After two weeks and 40 acres, a new archaeological search at Cowpens National Battlefield has produced artifacts believed to be from the Battle of Cowpens during the Revolutionary War.
Archaeologists from the National Park Service’s Southeast Archaeological Center in Tallahassee, Fla., started the dig last month to recover any artifacts that could have been left from the battle.
During the two-week dig, archaeologists and volunteers found a number of musket balls and rifle balls around the battlefield. All of the artifacts will be taken to the archaeological center and analyzed to determine whether they are American or British, said Cowpens National Battlefield Park Ranger Virginia Fowler.
Te archaeological dig was done to better define the battle lines and to provide more information about the battle to make sure the story was being told correctly, Fowler said.
“They found out that some of the lines are longer than what we thought,” Fowler said. “They have found a lot of musket balls and rifle balls and things to indicate where the lines of battle were, which is what they wanted to do.”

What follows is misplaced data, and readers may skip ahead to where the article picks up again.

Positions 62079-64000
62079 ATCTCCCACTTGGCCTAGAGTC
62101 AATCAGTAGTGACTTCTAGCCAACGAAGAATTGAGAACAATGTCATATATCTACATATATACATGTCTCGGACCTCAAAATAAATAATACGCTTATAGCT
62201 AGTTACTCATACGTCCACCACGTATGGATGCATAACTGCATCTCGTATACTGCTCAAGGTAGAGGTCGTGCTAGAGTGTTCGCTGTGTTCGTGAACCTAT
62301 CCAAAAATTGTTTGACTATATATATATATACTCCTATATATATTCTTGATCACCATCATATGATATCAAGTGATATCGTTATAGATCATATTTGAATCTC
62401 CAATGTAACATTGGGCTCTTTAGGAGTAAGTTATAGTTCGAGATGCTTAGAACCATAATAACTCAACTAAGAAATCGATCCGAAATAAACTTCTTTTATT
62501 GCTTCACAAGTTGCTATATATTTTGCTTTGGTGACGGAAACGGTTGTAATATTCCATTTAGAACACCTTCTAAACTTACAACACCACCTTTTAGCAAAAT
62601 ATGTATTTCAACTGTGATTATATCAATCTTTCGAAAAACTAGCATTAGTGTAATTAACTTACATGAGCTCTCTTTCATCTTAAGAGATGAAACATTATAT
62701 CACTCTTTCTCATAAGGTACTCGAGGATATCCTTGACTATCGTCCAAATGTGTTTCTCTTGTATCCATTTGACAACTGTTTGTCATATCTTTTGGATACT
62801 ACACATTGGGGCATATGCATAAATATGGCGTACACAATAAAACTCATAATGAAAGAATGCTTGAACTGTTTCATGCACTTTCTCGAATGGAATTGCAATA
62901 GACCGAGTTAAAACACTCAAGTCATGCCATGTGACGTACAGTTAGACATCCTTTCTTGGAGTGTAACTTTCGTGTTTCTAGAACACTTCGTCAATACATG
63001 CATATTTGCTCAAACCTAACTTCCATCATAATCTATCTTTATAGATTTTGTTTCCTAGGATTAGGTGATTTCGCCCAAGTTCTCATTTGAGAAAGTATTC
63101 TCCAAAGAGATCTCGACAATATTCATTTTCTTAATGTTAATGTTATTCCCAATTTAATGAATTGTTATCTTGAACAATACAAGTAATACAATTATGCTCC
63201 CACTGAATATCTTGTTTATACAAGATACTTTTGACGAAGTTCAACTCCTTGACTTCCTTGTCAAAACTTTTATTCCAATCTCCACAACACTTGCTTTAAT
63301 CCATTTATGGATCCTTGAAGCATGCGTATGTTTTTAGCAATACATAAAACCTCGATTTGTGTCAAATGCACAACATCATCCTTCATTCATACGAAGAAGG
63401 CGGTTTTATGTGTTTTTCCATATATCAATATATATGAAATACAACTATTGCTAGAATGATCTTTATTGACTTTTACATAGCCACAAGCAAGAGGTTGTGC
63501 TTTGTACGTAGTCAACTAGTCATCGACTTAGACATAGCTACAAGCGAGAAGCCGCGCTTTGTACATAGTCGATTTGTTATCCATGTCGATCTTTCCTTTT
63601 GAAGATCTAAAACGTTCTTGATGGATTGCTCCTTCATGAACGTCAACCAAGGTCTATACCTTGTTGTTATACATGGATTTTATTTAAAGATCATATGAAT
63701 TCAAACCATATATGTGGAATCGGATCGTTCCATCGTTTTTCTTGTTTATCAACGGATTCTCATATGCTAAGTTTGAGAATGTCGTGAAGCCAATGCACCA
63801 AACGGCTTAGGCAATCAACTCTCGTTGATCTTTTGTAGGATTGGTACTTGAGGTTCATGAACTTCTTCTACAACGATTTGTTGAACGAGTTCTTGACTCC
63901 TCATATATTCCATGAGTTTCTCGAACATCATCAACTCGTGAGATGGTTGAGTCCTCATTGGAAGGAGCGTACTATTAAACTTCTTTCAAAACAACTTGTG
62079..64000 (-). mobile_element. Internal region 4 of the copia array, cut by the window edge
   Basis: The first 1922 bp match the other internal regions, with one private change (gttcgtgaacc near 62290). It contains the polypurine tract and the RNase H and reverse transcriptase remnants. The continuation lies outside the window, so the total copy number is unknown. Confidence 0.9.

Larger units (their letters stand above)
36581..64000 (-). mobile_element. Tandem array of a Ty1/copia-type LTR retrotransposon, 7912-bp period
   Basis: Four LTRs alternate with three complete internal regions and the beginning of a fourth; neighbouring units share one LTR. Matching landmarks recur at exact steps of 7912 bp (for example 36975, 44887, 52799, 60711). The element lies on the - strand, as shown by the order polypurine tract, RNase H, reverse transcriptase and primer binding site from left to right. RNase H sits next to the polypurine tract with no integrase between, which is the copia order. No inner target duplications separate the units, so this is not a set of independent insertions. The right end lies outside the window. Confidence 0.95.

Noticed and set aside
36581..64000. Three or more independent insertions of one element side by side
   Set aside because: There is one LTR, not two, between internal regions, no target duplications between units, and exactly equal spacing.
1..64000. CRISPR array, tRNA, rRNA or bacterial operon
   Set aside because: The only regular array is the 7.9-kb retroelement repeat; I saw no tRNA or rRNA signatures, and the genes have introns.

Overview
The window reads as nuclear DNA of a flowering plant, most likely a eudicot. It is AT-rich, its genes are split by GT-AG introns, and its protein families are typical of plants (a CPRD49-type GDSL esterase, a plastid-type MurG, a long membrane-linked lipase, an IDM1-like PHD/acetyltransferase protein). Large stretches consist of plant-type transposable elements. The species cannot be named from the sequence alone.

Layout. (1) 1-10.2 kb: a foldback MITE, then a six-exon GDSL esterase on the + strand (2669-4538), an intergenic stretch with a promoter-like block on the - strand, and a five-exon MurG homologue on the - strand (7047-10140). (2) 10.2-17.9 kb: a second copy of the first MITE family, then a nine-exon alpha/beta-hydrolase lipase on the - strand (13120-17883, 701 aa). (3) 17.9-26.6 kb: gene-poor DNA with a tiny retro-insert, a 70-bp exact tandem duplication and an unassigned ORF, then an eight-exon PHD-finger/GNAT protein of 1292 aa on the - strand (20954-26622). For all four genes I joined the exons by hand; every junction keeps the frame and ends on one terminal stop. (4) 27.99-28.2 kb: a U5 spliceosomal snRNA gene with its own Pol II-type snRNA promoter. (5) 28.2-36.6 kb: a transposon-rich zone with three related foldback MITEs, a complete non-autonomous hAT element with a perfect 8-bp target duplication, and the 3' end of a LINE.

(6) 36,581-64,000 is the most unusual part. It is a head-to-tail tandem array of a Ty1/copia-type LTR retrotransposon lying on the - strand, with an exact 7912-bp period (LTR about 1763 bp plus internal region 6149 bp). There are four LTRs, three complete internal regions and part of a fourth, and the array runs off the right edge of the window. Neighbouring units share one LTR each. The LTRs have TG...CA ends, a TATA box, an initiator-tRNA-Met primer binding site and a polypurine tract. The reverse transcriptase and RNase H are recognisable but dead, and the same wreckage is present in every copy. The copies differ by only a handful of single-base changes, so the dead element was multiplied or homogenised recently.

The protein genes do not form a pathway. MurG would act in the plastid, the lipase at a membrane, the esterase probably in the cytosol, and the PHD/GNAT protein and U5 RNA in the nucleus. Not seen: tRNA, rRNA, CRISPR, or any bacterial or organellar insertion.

The 40-acre search perimeter contained the entire core area of the battlefield. Lead archaeologist Michael Seibert said the area was sectioned into 100-meter by 100-meter grids with each corner staked out.
Volunteers lined up side by side – much like soldiers during the battle would have done – with about 4 feet between them and walked in a straight line across the field, Seibert said.
It doesn’t allow for 100 percent collection, Seibert said, but it’s a 100 percent sampling survey that does allow archaeologists to gather as much data as possible.
While the dig produced some Revolutionary War artifacts such as ammunition and horseshoes, Seibert said they also ran into trash and debris from the homes around the battlefield that weren’t removed until the 1960s.
“Since we hunt all metals, which is something a lot of people don’t do, you have to filter all that and go through it all,” Seibert said. “You could go over this 100 times, and you’re always going to find stuff.”
Overall, Seibert said he’s pleased with the results of the dig and is looking forward to analyzing what was discovered.
“It’s great we’ll be able to reinterpret how the battle went,” Seibert said.
“I think a lot of people are going to be really excited about American Revolutionary War archaeology. We can take this data and combine it with King’s Mountain (King’s Mountain National Military Park) and Guilford Courthouse (Guilford National Military Park) and relook at a lot of things and get that information out to the public, who I think will be interested in it.”